It’s been a few months since OverParse, my damage log reader for Phantasy Star Online 2, was officially deemed ban-worthy: that anyone found using it was in danger of Unspecified Administrative Action. There was a bit of a scuffle at the time, and most players abandoned OverParse entirely, fearful of losing their accounts.
I don’t blame them. I was pretty scared too. Confused and upset, mostly, but definitely a little scared. I didn’t want to be responsible for a mass ban wave, even by association. So don’t take me blindly at my word: it’s your account, and only you can decide what risks you want to take.
With that said, we’ve had some time for the dust to settle, and all signs point towards one thing: right now, using OverParse, or any non-destructive game utility, isn’t actually that risky at all.
It’s a bold claim to make, especially amidst the Western Fear Aura that pervades the English PSO2 community. We’ve always been guests on the Japanese servers: tolerated, but hardly welcomed, and SEGA does their best to make it very clear. People are wary, and they should be! After all, GameGuard still detects our alternative launcher as a hacking tool.
Set that aside for a moment, and let’s look at what we know. What’s gone down in Life After OverParse?
#1: Right now, GameGuard doesn’t even detect OverParse
During the final stages of OverParse’s development, it was added to GameGuard’s blacklist. This was defeated in less than 48 hours by two hobbyist programmers. Good work, guys. What are we paying you for again?
All jabs aside, GameGuard used a handful of different methods to detect and block OverParse. As each measure was defeated, they tried a new technique, until apparently just…giving up. As of right now, OverParse and its related tools can only be detected via checksum, which is trivial to bypass and impossible to keep updated. I even provide [instructions in the PSOWorld thread](http://www.pso-world.com/forums/showthread.php?232386-OverParse-a lightweight-damage tracker&p=3388282&viewfull=1#post3388282).
In any case, after the final update, which has defeated GameGuard for some time now, SEGA made its announcement about third-party tools. It’s hard for me not to see it as reactionary. Can’t block it? Just scare everyone out of using it. No problem.
#2: PSO2's technical team isn’t so hot
Blocking OverParse isn’t impossible, of course. There are ways to keep this cat-and-mouse game going forever: in theory, SEGA could silently roll out a new
GameGuard definition update, automatically ban anyone who triggered that particular rule, and repeat the process until we gave up, purging by fire. A lot of companies do this sort of thing. Often, it works — and many players fear that SEGA will do the same.
Of course, SEGA doesn’t have a great track record of technical competence.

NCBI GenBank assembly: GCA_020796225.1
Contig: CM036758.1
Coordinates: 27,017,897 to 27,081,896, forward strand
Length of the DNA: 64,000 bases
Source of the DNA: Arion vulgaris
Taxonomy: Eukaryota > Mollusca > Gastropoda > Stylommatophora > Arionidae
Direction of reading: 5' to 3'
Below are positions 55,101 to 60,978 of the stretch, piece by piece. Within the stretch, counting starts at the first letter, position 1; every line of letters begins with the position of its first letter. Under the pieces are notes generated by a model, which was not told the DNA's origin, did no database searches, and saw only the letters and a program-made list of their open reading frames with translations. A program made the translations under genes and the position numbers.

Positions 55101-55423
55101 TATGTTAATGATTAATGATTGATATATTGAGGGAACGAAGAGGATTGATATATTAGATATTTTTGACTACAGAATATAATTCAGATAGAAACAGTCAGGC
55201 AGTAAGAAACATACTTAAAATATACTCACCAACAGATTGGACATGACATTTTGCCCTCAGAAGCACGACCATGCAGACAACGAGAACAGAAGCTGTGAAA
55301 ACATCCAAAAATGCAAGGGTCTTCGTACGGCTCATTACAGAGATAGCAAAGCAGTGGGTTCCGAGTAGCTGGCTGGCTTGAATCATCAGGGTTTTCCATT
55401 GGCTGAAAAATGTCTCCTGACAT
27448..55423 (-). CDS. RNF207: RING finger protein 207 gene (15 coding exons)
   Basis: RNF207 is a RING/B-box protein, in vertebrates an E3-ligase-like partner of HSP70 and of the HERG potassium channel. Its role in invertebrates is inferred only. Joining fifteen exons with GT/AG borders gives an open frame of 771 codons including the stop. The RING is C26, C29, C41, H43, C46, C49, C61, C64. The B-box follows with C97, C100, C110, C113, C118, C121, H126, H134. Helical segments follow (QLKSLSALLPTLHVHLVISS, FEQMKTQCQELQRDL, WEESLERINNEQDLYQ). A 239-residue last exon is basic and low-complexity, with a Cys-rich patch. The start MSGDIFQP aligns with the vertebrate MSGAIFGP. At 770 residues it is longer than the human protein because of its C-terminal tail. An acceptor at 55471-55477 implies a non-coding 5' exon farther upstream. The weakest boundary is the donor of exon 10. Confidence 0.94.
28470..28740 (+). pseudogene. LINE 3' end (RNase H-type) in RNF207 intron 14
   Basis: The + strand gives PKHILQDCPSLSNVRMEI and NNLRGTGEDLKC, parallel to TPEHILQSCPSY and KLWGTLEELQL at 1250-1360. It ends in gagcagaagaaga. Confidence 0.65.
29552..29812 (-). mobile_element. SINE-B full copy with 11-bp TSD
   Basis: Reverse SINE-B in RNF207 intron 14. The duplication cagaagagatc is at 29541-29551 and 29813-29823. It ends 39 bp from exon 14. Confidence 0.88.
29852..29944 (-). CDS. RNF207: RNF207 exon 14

PSO2 is blown wide open. Anyone with the right tools and a baseline level of interest can basically bend the game over their knee: there’s very little server-side validation, GameGuard is woefully inadequate as a client-side solution, and SEGA doesn’t seem to have the technical team to deal with it. In fact, parsing tools sometimes catch hackers that SEGA missed!
(For obvious reasons, I won’t go into detail on this. I know it makes these claims fall a little flat, but I’ll ask you to trust me on this one. If you’re really interested in the specifics, you can almost certainly work it out on your own.)
GameGuard has its own history, and everyone who’s ever dealt with it has probably gotten a taste of that firsthand. Even with full administrative access and a whole suite of invasive scanning tools, it’s still famous for turning up false positives, while missing things that should be obvious red flags. Trusting a flaky automated tool with peoples’ accounts runs the risk of mass false positives, and with the skeleton crew that SEGA’s apparently developing with, they probably don’t have the resources for much manual auditing.
If SEGA can’t stop actual cheaters, a harmless log reader is probably going to be okay.
#3: SEGA doesn’t care what you do, as long as you do it privately
In the immediate aftermath of the announcement, there was a lot of speculation about a mass ban wave, like the fabled “gaijin purges” the NA community likes to nervously joke about. It hasn’t happened yet. In fact, as far as I know (and I’ve asked around), nobody has been banned simply for using OverParse — not even me, the guy who fucking made it. And advertised making it publicly, both on PSOW and in my Arks Card.
There are a few players who have had their accounts suspended, with screenshots on Twitter or imageboards to prove it. However, every single one of these players was publicly posting or sharing their damage information, which is a little dumb. These are the types of people who shame underperforming players, spearhead community blacklists, or mass-report anyone who doesn’t live up to their standards.
With that, plus SEGA’s usual “don’t ask, don’t tell” approach to third-party utilities, it’s not hard to reason that those things are the problem: not players who just want information, but players who use that information as an excuse to act like shitheads. That behavior is what prompted the announcement in the first place: there will always be people that use damage data in stupid, nonconstructive ways. If there was a way for me to stop it, I would—and believe me, I think about it often.
At the end of the day, I can only speculate. That’s all anyone can do: SEGA sometimes behaves in ways that make no sense, with no transparency and no line of contact to our fragmented English community. So at the end of the day, if account safety is your number one priority, you should probably try not to break the Terms of Service. (This also means you shouldn't be playing the game if you're not in Japan, though...)
But if you’re like me, and you find the game more fun when you can compete and improve, hey. Give it a shot. What are they gonna do, ban you?